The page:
Making a bid for any summit is more doable and safe with a knowledge base fortified by hands-on practice and pro-tip expertise. And that’s what Yamnuska Mountain Adventures excels in teaching.
Text by Deborah Wade, Photos by Saori Hattori | Yamnuska
Most folks in Canada are likely able to conjure an image of a “mountaineer” in action. That image might be of a puffy-clad bundle in blizzard-like conditions, tightly secured to a pointy mountain pinnacle by a collection of rainbow-coloured ropes and gear.
Others might picture a smiling, ruddy-cheeked, still puffy-clad bundle under a clear blue sky, absorbing every inch of the wondrously peaceful landscape unfolding all about. In common with both images is someone perched atop a mountain.
How that person got there is what the world knows as “mountaineering.” If you are someone who wishes, at some point in life, to perch atop a mountain, there are some fundamentals to learn and appreciate. For all its beauty, the alpine can be a hazardous place. Let’s make sure you get up, and back down, that mountain safely and with a great big smile on your face.
Getting to the top of any mountain means starting out at its base. Hiking is the logical first step in the mountaineering progression. The good old fashioned “one step in front of the other” will (eventually) take anyone to the top of a mountain. With such gusto and enthusiasm, anything is possible.
Time spent on different trails builds not only stamina, but also an appreciation for the magnificent, yet undeniably challenging, terrain and conditions of the Rocky Mountains. Wise alpinists bolster themselves with solid knowledge of the area, well-honed navigational techniques, and capabilities to deal with injuries in the wilderness.
“Know before you go” is the mantra most live by in the mountains. The next progression involves getting comfortable with scrambling. Walking right to the top of a mountain is a lofty desire, but rather unrealistic. Many summits in the Rockies, however, can be gained without the complication of ropes and climbing gear.
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Scrambling, by definition, is easy climbing that requires the use of hands and feet, but not ropes, belays or protections. Without a clearly defined trail, hands might be needed in order to literally “scramble” up a ridge or route. Think of it as a bit more physical than hiking, but less technical than rock climbing. Remember, no ropes are required for easy and moderate scrambling.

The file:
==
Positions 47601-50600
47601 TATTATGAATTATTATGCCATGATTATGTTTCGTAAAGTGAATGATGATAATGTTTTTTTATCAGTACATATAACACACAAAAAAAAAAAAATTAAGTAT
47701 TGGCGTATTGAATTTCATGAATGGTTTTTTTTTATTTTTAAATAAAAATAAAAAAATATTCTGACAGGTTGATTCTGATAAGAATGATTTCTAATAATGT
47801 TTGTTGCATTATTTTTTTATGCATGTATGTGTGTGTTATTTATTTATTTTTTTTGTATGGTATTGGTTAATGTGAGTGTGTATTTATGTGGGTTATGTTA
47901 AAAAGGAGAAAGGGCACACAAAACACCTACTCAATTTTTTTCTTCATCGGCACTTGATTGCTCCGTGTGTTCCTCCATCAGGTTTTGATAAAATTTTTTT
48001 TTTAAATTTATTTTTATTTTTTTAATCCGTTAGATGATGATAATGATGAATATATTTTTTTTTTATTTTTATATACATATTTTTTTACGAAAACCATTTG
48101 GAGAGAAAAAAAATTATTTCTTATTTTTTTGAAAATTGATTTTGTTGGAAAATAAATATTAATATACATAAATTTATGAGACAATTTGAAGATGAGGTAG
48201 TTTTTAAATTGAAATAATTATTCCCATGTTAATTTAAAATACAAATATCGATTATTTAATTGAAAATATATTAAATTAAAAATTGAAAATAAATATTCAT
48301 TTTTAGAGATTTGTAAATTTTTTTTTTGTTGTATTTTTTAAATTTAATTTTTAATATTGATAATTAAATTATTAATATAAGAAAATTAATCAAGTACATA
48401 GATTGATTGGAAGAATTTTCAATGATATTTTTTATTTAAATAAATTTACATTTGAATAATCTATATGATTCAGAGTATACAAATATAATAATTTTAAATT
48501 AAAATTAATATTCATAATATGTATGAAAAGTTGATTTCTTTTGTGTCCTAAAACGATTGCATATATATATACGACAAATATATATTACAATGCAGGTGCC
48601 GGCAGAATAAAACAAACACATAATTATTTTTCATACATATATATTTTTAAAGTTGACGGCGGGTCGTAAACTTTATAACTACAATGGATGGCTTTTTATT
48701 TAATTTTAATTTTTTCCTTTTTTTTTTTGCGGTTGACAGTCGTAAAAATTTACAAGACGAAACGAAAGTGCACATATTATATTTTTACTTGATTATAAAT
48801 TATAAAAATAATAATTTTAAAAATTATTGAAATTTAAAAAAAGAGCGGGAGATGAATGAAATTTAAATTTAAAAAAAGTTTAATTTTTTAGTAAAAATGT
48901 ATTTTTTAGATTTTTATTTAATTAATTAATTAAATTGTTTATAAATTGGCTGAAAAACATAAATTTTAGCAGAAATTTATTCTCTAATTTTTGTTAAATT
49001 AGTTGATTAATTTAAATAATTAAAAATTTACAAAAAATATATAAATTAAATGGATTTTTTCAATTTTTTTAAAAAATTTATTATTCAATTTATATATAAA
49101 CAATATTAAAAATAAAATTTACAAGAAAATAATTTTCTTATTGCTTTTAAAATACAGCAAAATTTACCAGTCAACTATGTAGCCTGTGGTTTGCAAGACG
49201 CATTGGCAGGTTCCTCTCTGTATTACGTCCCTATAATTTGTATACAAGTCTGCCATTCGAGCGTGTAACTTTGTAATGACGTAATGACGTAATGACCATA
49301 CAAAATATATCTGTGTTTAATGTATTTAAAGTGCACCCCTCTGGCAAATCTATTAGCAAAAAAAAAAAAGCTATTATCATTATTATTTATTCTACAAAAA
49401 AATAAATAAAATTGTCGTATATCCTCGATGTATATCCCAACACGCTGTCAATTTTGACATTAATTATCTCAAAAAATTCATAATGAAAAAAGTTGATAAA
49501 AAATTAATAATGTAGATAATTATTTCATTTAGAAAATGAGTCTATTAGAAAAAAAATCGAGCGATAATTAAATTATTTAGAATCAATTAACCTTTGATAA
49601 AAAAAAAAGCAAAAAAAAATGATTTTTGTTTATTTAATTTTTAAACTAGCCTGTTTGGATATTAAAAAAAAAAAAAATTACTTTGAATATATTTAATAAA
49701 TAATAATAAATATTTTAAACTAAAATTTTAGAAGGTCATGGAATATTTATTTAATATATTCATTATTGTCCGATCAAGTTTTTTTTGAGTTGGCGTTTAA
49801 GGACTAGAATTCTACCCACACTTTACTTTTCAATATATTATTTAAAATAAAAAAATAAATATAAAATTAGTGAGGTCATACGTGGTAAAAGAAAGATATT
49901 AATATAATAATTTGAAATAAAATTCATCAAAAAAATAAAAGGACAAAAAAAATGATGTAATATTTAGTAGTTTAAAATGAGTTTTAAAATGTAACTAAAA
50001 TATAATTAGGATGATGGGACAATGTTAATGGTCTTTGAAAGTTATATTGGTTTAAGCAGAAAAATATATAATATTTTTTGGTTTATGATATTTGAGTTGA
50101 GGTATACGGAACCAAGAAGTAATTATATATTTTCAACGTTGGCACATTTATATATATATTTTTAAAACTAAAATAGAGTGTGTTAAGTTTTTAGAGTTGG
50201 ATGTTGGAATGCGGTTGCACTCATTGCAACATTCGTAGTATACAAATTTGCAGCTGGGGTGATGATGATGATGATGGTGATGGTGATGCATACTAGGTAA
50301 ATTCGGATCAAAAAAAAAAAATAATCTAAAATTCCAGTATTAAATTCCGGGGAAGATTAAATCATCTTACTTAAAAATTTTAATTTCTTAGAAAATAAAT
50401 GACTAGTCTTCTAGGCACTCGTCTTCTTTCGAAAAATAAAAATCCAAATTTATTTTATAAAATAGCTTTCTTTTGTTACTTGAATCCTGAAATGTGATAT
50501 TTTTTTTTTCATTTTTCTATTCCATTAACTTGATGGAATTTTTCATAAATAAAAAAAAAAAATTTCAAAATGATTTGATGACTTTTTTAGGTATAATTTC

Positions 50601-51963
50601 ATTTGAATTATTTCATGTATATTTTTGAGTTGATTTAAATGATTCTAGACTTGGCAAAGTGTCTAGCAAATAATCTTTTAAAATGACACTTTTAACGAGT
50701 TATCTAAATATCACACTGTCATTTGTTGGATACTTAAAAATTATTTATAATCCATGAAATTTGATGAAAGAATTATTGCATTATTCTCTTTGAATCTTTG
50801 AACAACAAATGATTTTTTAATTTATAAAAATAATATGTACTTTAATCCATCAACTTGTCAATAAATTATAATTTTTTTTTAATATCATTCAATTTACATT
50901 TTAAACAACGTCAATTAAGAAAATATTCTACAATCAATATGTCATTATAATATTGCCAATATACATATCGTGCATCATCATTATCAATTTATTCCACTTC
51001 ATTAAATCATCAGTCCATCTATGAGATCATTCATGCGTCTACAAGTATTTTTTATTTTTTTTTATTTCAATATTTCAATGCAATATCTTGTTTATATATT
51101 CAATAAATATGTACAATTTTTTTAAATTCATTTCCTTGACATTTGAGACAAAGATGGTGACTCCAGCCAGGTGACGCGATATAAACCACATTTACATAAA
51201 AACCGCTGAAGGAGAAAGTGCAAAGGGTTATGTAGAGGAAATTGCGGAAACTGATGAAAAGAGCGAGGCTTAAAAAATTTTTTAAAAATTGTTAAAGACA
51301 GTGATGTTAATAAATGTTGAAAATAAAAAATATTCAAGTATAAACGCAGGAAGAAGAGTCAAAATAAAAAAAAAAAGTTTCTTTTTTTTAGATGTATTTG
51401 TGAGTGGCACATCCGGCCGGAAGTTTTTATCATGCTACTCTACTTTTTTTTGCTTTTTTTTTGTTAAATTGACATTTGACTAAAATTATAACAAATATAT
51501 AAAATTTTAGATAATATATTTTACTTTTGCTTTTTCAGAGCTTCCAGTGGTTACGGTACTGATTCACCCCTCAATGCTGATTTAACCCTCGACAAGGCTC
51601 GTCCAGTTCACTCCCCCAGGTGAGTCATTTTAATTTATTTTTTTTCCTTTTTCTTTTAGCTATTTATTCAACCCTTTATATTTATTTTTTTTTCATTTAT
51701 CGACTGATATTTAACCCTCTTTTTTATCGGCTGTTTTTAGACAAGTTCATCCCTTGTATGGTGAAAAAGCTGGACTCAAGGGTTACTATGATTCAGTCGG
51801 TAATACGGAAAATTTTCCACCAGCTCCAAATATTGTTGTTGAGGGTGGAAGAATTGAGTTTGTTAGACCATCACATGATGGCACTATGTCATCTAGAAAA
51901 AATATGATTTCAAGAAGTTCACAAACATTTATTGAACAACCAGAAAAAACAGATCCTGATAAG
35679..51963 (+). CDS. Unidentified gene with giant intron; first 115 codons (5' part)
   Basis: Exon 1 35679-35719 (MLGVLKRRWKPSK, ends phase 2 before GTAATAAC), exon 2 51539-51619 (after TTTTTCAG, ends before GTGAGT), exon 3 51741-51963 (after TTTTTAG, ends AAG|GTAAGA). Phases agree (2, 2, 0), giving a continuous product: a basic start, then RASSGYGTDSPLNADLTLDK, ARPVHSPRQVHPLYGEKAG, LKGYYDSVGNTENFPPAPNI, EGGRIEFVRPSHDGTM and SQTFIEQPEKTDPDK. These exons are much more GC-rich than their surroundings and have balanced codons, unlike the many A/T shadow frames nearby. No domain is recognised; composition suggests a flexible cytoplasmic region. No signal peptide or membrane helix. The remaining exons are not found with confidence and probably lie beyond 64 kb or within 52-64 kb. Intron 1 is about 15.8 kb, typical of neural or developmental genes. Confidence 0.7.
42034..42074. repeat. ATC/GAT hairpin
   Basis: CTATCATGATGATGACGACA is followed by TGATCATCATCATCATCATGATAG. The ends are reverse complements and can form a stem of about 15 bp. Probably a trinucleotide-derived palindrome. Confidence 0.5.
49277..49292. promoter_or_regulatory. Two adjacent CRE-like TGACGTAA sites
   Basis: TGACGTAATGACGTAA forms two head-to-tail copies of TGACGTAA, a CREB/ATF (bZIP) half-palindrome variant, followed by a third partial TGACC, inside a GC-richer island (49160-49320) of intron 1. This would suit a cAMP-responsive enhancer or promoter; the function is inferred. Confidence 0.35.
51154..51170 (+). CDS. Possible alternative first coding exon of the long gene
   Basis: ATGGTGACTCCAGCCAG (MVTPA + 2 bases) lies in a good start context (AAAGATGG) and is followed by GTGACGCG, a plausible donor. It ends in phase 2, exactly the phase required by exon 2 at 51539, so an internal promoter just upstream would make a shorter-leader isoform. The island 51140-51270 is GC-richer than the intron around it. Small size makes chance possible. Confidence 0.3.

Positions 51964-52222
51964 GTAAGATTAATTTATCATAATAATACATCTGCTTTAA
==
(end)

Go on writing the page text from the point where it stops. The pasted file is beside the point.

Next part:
For those peaks that are unscramble-able, that require serious effort, skill and depth of experience, there is mountaineering: a combination of rock, ice and snow climbing along with hiking and scrambling. Because the overall elevation of the Canadian Rockies is lower than other ranges throughout the world, the area provides an excellent first exposure to climbing at elevation. In other words, there is no better place than your own backyard to climb to the top of your first mountain.
Perhaps the wisest move any aspiring mountaineer can make, while still on level ground, is to first learn about the mountain terrain and region, and how best to survive in it. No one wants to put themselves, nor anyone else, at risk when in the backcountry. Introductory courses, led by certified mountaineers, range from one day to several weeks, or even several months. Making a bid for the summit is that much more straightforward, and safe, with a knowledge base fortified with hands-on practice and professional expertise.
From the top of the mountain, the world is infinite and exquisite; a never-ending horizon offering wonder and possibility. Those willing to take the time to learn, listen, understand and respect the mountain can master the fine art of summiting. Big pay offs involve big effort. So, go summit that mountain, in whatever manner works for you. Once at the top, breathe in and enjoy the view!
Yamnuska Mountain Adventures is based in Canmore, Alberta, Canada, in the heart of the Canadian Rockies. A mountaineering school and mountain-guiding company, they offer trips, programs and training courses from beginner to expert level, including in wilderness first-aid. Check out MORE from Yamnuska here.